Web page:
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When you arrive at the school, check out its surroundings before entering. Are they safe? Well lit? I remember visiting one school, and having to drive down a long, narrow dirt driveway to a parking lot behind the school. Not only was parking tight and limited, but there were no lights. Was the instructor trying to improve students’ ability to move about in the dark? Was he creating an inviting place for attackers to test their skills against those of his pupils? Was it simply a matter of a burned-out bulb? Whatever the reason, I was immediately put off, and almost didn’t bother entering the school.

Once you’re inside the school, take a good long look around. It should be clean, neat, and odor-free. It should also be well-lit, and the temperature should be comfortable. If it’s hot outside, the air conditioning shouldn’t be on full blast— cold air prevents muscles from stretching and can even tear them.

Observe the students. Do they bow before stepping on the training floor? If they do, that’s a sign that the school adheres to traditional rules. Do students bow to one another? That too is a sign that traditional rules are observed.

Before class officially begins, students should be working with one another or stretching out on their own. Talk should be kept to a minimum, and should be limited to instructional advice. If you observe loud talking and fooling around, it’s a sign that discipline is lacking. This is not to say that even in schools where discipline is stressed that students don’t get loud. My instructor remedies this by ordering the class to do push-ups before class begins. After several of these instances, students get the message.

Notice the appearance of the students and their uniforms. You’ll be coming into close contact with all of the students at some point if you join the school. Uniforms should be clean and belts should be tied neatly. Long hair should be tied back, and except for wedding bands, no one should be wearing jewelry.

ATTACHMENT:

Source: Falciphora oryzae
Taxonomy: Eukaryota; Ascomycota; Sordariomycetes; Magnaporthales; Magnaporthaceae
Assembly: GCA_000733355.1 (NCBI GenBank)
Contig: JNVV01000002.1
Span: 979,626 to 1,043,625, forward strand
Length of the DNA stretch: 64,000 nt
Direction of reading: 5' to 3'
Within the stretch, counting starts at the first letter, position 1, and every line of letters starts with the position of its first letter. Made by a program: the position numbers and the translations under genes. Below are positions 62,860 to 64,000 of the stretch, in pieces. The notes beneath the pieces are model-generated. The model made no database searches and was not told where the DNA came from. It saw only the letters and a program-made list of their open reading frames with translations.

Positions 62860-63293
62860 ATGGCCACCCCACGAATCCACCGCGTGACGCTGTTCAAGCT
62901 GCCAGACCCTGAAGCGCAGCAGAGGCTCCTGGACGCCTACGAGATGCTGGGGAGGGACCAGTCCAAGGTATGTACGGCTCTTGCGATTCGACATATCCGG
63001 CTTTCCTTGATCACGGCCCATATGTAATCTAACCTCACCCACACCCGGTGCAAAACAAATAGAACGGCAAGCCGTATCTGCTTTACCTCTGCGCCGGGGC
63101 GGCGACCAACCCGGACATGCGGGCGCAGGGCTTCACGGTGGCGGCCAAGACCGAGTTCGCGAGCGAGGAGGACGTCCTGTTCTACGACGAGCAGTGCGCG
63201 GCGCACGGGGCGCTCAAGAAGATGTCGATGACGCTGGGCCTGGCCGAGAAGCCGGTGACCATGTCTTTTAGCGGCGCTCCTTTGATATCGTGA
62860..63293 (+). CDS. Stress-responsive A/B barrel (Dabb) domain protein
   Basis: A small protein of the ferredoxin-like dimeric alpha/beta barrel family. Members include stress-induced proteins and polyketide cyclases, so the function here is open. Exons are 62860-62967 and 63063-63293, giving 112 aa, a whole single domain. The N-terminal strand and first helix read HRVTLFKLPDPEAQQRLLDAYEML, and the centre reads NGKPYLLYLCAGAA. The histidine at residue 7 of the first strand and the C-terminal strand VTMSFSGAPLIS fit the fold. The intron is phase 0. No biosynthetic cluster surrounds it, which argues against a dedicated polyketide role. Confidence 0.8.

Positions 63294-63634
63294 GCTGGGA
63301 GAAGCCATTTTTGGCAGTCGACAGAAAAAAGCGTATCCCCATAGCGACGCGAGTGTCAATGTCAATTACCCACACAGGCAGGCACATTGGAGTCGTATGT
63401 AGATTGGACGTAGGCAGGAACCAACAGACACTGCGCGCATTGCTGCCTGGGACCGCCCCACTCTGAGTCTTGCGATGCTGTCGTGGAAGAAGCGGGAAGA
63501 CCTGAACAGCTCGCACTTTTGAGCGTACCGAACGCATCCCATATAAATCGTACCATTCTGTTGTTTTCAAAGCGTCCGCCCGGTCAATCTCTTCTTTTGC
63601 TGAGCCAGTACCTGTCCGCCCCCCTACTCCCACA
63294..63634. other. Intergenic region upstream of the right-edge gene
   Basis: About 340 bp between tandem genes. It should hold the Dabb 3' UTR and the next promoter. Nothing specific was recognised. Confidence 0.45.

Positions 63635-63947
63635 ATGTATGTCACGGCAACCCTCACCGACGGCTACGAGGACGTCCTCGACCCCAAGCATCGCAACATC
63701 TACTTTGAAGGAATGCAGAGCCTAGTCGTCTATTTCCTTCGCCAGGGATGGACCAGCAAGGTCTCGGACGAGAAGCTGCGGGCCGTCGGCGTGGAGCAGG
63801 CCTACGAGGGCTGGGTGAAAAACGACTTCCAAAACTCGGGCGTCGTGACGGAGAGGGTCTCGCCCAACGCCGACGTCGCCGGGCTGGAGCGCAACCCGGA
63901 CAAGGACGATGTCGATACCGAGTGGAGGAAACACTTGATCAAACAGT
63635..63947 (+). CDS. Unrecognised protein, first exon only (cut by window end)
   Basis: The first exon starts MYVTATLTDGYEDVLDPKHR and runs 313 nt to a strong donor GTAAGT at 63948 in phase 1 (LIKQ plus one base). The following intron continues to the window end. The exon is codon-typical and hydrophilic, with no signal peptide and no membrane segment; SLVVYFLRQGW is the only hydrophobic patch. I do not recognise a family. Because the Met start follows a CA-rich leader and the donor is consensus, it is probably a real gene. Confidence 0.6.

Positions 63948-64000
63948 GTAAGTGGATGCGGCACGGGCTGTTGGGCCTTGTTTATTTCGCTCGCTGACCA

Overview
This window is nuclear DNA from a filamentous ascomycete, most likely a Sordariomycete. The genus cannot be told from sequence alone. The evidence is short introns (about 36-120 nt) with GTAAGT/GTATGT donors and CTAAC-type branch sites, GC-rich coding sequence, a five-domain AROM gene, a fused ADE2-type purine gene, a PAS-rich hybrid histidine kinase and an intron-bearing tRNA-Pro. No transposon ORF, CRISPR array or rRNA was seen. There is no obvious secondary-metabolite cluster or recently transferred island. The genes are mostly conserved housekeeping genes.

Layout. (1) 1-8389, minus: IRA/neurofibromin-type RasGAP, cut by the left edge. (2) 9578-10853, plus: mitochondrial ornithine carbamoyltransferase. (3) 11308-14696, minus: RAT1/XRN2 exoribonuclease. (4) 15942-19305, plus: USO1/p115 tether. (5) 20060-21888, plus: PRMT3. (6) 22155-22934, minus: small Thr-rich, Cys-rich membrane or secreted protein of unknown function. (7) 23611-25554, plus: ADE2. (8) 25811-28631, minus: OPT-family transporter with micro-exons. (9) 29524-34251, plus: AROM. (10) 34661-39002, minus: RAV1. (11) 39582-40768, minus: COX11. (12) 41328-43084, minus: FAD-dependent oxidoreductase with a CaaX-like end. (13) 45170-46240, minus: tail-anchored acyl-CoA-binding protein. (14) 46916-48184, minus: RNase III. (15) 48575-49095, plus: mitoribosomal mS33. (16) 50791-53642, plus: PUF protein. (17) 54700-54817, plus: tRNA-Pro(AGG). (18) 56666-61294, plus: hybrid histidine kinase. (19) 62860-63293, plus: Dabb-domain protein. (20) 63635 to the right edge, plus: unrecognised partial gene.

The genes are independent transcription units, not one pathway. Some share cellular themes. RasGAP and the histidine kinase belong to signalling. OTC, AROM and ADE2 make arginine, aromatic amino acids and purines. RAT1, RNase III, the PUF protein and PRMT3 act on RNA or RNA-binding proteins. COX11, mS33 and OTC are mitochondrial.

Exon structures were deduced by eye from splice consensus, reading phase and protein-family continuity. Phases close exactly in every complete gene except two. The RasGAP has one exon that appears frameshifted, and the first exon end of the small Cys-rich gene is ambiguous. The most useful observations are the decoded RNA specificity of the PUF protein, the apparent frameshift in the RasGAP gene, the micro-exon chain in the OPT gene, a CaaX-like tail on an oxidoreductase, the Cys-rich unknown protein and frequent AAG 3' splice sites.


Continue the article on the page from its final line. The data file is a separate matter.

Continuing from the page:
Most schools I’ve seen have sitting areas off to the side of the training floor where potential students can observe class.

However, one school I visited allowed potential students to sit on a bench in the same room where classes were taught. Though off to the side, I felt as if the students were observing me rather than vice versa. During class, the instructor would even encourage me to attempt to duplicate a stance and throw a punch. While I appreciated the time he spent with me dur­ing his class, I would have rather remained a nonparticipating observer.

When you enter the school, don’t take it upon yourself to find the instructor. Walking in anything other than bare feet in certain areas of a martial arts school is a definite no-no. Get the attention of one of the students. Tell her who you spoke with on the phone, and that you’re here to observe the class. The student will either get the person with whom you spoke, or someone else who can help you, and show you from where you can observe the class. The level of courtesy extended to you is another telltale sign of the school’s character.

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Since you will have called, the instructor should be expecting you, and should therefore extend you the courtesy of at least stopping by to say hello. He may sit down with you and tell you a little about the class you’re about to watch. Take this opportunity to observe his personality. Is it one you think you’d be comfortable with? Is he laid back or nervous? Does he speak clearly? You’ll be taking a lot of instruction from him if you join the school, so you must be able to understand him. Is he in shape? If he’s not, how will you learn technique if he can’t perform the moves properly?

When the instructor walks on the floor, notice how students react. At this point, no one should be talking. They should be anticipating his command to line up according to rank. After they’ve lined up, the instructor will often give the command to bow and then sit, followed by a short meditative period during which students breathe quietly and empty their minds of the day’s events.

Notice if the class started on time. That’s an important sign of how well the school is run. Also, notice how students who arrive late are treated. Some instructors understand that students will be late and simply allow them to join the class— though usually behind the newest student in the back of the room so as not to disturb the rest of the class. Others might have the student do push-ups as a form of punishment. Which school would you want to belong to?

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About the Author: Alan Kennon lives a very happy life with two kids and a lovely wife. He likes to share his life time experiences with others about how they can improve their lifestyle and personality.